Mar 28, 2022

Using Wolfram Engine with Jupyter Notebook

I’ve been using the free Wolfram cloud for a while; it is actually very capable for small projects. Several tips:

  1. It can’t upload any files, put the data somewhere online, then use Import[url] to get the data

  2. Each command can only run in a limited time (several minutes?), and sometimes reducing the size of data can help the job run through, for example, ImageResize[image,Scaled[1/2]].

  3. Learn some keyboard shortcuts, especially on cell formatting: Keyboard Shortcut Listing for the Wolfram Cloud.

  4. The most important thing: download your notebooks and also save a pdf copy. The file expires after 60 days, the user can’t open and download the expired files.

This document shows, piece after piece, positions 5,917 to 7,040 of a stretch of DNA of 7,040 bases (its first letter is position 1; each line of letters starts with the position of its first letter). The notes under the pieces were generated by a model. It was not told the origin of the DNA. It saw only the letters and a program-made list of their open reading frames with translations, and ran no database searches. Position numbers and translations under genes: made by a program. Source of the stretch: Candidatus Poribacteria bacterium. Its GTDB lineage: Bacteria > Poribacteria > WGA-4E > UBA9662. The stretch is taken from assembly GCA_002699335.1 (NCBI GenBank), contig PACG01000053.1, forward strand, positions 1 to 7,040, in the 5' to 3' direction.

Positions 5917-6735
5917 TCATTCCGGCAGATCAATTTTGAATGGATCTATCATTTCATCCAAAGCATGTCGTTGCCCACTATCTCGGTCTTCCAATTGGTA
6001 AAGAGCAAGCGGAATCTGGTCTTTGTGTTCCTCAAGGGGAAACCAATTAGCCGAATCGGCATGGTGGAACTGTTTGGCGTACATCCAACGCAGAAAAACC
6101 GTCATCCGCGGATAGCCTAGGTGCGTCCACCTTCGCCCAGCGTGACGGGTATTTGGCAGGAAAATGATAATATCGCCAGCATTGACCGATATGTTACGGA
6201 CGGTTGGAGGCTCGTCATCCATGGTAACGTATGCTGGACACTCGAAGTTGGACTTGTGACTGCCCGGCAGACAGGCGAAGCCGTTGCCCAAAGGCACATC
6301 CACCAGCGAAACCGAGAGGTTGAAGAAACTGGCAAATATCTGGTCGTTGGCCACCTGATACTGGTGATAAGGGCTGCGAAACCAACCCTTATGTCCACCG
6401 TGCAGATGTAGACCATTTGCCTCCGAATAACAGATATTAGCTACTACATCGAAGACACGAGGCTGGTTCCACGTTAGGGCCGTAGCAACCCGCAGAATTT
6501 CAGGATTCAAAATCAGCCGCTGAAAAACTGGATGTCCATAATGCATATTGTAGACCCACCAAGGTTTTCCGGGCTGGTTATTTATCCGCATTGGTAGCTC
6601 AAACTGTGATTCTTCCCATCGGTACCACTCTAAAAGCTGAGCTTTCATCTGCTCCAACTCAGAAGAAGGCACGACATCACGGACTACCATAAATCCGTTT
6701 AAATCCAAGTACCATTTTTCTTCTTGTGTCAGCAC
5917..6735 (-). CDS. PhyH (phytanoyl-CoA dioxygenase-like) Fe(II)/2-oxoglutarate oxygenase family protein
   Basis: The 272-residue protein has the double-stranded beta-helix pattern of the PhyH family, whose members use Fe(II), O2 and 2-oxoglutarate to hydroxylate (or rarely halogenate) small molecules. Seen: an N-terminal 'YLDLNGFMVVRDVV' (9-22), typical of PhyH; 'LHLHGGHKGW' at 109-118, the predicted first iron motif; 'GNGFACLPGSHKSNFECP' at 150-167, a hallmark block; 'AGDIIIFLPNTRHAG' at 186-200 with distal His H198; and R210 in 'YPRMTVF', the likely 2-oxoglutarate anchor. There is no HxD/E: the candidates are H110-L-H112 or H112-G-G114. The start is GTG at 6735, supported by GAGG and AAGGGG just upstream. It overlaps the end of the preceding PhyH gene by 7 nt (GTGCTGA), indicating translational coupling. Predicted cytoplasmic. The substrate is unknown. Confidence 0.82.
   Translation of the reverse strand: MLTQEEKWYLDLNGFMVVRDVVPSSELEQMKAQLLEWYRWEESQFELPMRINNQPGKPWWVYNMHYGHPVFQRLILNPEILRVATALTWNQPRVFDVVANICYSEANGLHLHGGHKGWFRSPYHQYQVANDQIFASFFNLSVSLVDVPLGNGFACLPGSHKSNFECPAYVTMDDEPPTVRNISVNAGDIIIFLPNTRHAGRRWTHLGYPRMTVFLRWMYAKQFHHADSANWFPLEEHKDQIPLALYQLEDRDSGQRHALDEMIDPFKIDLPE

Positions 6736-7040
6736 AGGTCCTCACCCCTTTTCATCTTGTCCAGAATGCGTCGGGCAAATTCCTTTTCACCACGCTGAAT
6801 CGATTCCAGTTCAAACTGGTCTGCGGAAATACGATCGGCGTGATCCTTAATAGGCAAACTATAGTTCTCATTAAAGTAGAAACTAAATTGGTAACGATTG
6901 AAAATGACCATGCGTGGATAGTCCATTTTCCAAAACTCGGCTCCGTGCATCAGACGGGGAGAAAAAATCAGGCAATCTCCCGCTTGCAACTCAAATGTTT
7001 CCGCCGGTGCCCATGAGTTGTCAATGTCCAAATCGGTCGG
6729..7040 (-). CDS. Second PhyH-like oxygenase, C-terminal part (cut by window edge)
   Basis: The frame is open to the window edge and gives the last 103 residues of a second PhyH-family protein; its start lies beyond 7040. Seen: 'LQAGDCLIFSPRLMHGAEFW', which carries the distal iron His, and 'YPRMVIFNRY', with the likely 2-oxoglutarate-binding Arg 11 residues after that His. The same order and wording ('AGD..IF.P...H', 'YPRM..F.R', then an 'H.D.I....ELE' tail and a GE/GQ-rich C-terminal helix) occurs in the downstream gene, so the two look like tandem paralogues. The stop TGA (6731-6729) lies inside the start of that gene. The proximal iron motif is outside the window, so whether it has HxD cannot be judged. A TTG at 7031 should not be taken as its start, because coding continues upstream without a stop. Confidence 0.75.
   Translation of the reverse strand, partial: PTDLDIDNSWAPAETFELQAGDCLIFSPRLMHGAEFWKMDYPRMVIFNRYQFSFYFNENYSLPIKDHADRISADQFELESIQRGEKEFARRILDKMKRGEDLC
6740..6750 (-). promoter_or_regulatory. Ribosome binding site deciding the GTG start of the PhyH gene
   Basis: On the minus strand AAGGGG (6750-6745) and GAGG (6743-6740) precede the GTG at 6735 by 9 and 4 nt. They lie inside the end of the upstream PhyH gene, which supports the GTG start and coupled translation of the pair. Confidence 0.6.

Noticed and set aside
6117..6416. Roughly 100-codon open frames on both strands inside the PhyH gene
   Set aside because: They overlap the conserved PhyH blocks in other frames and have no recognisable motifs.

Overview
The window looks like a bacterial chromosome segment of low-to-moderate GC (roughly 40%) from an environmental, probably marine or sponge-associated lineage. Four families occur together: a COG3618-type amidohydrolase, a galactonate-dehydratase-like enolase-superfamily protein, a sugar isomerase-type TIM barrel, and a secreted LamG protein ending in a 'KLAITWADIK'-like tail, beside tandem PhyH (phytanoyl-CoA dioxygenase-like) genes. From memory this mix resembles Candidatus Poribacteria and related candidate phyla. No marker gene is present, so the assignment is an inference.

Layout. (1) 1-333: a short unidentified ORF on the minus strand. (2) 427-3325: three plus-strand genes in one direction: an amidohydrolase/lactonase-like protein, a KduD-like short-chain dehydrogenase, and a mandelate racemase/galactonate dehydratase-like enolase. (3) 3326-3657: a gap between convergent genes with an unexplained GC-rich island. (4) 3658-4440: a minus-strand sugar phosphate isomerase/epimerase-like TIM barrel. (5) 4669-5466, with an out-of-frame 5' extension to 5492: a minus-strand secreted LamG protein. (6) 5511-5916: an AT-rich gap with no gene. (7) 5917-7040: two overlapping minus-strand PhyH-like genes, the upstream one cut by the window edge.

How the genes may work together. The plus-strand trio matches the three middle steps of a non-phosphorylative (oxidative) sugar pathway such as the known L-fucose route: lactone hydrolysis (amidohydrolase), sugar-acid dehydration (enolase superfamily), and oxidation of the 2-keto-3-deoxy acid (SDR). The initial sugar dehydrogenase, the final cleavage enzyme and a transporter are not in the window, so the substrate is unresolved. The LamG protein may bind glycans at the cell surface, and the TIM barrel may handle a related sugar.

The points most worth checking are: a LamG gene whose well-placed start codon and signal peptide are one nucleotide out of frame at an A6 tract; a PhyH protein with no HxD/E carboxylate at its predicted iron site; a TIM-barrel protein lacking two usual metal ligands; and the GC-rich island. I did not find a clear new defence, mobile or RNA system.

You probably can guess what happened to my files, they are all expired. I am not complaining here, it is free service anyway. To avoid this issue, I decided to try Free Wolfram Engine with Jupyter Notebook. They can be connected by WolframLanguageForJupyter. I am not going through the installation part; it is well documented for each product. I’ve created a sample notebook ImageStitch.ipynb with JupyterLab (a better interface than the classic Jupyter notebook). (Note: if it doesn’t load properly, try to reload it again). I may try other connectors later, the one used here is directly from Wolfram, however it doesn’t support auto-completion.  




Mar 24, 2022

Update: Learning Mathematica Slowly

I am on an extremely slow journey to pick up Mathematica again, one is that the current Mathematica is massive, the second is on me, in short “small brain”, that it is difficult to switch among several different programming languages. I mainly do coding with Python and JavaScript. I’ve tried to learn Julia and Mathematica at the same time since January, and got confused very quickly. So, in the next several months, I will focus on Mathematica first.